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Extending the length of a tap to get to an awkward place?

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  • Extending the length of a tap to get to an awkward place?

    For example, where just using a regular tap handle would bump into some other part.
    I think there was a thread recently where a few different techniques for this were discussed, but I'm darned if I can find it. Of course, by the time people respond I probably will have figured something out, but at least then I'll see how poor my solution was and have better ideas for next time.
    "A machinist's (WHAP!) best friend (WHAP! WHAP!) is his hammer. (WHAP!)" - Fred Tanner, foreman, Lunenburg Foundry and Engineering machine shop, circa 1979

  • #2
    weld a rod on end to extend.
    Purchase a pulley tap.

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    • #3
      Erwin tap holder and a 3/8 socket extension
      Ed
      Agua Dulce, So.California
      1950 F1 street rod
      1949 F1 stock V8 flathead
      1948 F6 350 chevy/rest stock, no dump bed
      1953 chevy 3100 AD for 85 S10 frame have a 4BT cummins motor, NV4500
      1968 Baha Bug with 2.2 ecotec motor, king coil-overs,P/S

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      • #4
        8 or 12 point socket and an extension. Not for precision use but works for maintenance tasks.

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        • #5
          I have a long bolt silver- brazed to a tap to clean out the threads for the water pump on on Ferd smallblocks...

          t
          rusting in Seattle

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          • #6
            I’ve have a set Tap Sockets and they work great O ring in end to keep tap from falling and appropriate size square inside to hold Tap.Click image for larger version  Name:	E68A203B-7DC9-4F2E-863C-E25DA514564E.png Views:	1 Size:	399.1 KB ID:	1981277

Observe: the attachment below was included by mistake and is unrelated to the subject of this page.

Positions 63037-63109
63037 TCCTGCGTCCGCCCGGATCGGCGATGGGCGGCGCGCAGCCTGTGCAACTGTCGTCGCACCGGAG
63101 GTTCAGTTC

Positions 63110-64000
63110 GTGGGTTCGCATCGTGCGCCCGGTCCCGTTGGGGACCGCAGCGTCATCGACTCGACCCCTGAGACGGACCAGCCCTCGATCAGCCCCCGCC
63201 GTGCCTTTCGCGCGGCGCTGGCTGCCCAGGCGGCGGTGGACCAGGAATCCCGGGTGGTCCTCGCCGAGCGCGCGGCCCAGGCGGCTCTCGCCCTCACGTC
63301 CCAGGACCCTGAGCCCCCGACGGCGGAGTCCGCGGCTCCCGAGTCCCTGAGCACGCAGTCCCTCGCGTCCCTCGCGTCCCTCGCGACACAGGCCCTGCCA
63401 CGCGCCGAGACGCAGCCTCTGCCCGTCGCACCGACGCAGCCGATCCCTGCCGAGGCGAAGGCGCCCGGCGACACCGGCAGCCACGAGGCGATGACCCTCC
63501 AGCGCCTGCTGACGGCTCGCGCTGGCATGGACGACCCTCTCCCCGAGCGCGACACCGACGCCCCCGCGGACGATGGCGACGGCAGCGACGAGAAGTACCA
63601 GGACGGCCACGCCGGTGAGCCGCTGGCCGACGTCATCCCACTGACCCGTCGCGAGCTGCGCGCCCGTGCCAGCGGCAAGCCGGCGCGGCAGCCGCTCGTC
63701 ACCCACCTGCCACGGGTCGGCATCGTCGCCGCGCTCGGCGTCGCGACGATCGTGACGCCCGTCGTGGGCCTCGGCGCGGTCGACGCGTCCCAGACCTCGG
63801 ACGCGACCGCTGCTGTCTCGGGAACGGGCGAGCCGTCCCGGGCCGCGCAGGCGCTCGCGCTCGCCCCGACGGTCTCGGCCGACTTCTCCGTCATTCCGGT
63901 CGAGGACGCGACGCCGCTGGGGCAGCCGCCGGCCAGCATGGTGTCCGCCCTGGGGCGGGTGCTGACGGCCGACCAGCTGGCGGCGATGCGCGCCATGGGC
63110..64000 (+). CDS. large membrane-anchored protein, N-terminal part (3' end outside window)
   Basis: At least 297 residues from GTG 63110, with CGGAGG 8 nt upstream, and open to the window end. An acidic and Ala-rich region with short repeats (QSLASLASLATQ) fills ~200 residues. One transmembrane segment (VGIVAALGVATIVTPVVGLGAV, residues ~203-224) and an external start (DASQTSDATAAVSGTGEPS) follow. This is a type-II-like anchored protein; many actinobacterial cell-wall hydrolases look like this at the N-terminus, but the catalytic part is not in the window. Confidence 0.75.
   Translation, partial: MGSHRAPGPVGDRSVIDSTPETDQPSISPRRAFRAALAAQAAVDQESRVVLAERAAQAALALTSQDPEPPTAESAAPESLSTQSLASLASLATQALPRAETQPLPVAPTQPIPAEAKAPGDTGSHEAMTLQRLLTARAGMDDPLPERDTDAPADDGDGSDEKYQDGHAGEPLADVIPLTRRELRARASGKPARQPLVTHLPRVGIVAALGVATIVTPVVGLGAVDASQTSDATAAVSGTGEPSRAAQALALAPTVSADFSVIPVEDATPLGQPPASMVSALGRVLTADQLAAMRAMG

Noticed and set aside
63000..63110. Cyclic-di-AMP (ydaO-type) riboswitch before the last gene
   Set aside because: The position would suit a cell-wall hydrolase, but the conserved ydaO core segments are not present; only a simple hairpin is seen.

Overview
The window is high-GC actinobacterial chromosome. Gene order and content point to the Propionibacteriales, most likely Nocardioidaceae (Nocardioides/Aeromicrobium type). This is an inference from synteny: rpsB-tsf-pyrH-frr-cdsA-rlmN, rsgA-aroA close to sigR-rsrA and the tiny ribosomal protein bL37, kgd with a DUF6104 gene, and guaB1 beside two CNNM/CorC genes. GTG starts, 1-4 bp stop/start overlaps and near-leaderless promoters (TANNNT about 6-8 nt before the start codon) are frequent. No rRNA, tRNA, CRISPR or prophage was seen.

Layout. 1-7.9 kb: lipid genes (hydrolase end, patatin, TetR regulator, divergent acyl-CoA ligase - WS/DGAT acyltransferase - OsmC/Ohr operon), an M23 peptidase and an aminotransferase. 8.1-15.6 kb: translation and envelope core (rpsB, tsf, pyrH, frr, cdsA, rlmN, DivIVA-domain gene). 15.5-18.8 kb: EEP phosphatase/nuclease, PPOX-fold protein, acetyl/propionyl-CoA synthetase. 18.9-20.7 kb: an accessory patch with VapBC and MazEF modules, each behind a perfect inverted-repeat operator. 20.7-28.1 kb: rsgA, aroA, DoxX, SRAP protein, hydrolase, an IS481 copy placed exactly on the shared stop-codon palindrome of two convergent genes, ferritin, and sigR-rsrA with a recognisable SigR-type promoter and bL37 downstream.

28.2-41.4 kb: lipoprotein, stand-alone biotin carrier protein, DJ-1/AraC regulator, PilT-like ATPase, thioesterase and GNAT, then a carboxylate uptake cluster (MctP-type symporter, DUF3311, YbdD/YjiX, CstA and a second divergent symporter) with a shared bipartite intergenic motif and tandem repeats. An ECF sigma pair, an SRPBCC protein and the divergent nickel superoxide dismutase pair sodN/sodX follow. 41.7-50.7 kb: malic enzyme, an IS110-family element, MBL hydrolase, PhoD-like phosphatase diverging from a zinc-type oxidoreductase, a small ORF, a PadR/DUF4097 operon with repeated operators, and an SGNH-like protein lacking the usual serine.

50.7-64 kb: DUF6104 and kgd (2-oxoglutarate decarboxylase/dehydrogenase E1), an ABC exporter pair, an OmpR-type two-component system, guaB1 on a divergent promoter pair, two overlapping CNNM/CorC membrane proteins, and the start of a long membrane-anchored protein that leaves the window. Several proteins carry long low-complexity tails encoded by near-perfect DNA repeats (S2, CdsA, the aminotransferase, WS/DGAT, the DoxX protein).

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            • #7
              you need a tap extender I got a whole bunch in an auction lot recently and they're really neat to use, typically with a shank diameter the same as the taps that fit in them. Before I got them I've superglued a tap into a nutsetter which did the job.

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              • #8
                Irwin makes an extended ratcheting reversible tap wrench that is very handy for smaller taps.
                Larry - west coast of Canada

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                • #9
                  I bought an assortment of 7 used pulley taps up to 1/2-13 on eBay. Paid $10. Haven't needed them yet, but the day is coming. If you wait until you need it, you will pay too much to get it.
                  It's all mind over matter.
                  If you don't mind, it don't matter.

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                  • #10
                    I took an old tap of the same size and sharpened the square end, Then I took a piece of bar stock and drilled a hole the same size as the flats on the tap. Then Using the tap as a broach I made a socket for a useful tap.

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                    • #11
                      Originally posted by Tundra Twin Track View Post
                      I’ve have a set Tap Sockets and they work great O ring in end to keep tap from falling and appropriate size square inside to hold Tap.Click image for larger version Name:	E68A203B-7DC9-4F2E-863C-E25DA514564E.png Views:	1 Size:	399.1 KB ID:	1981277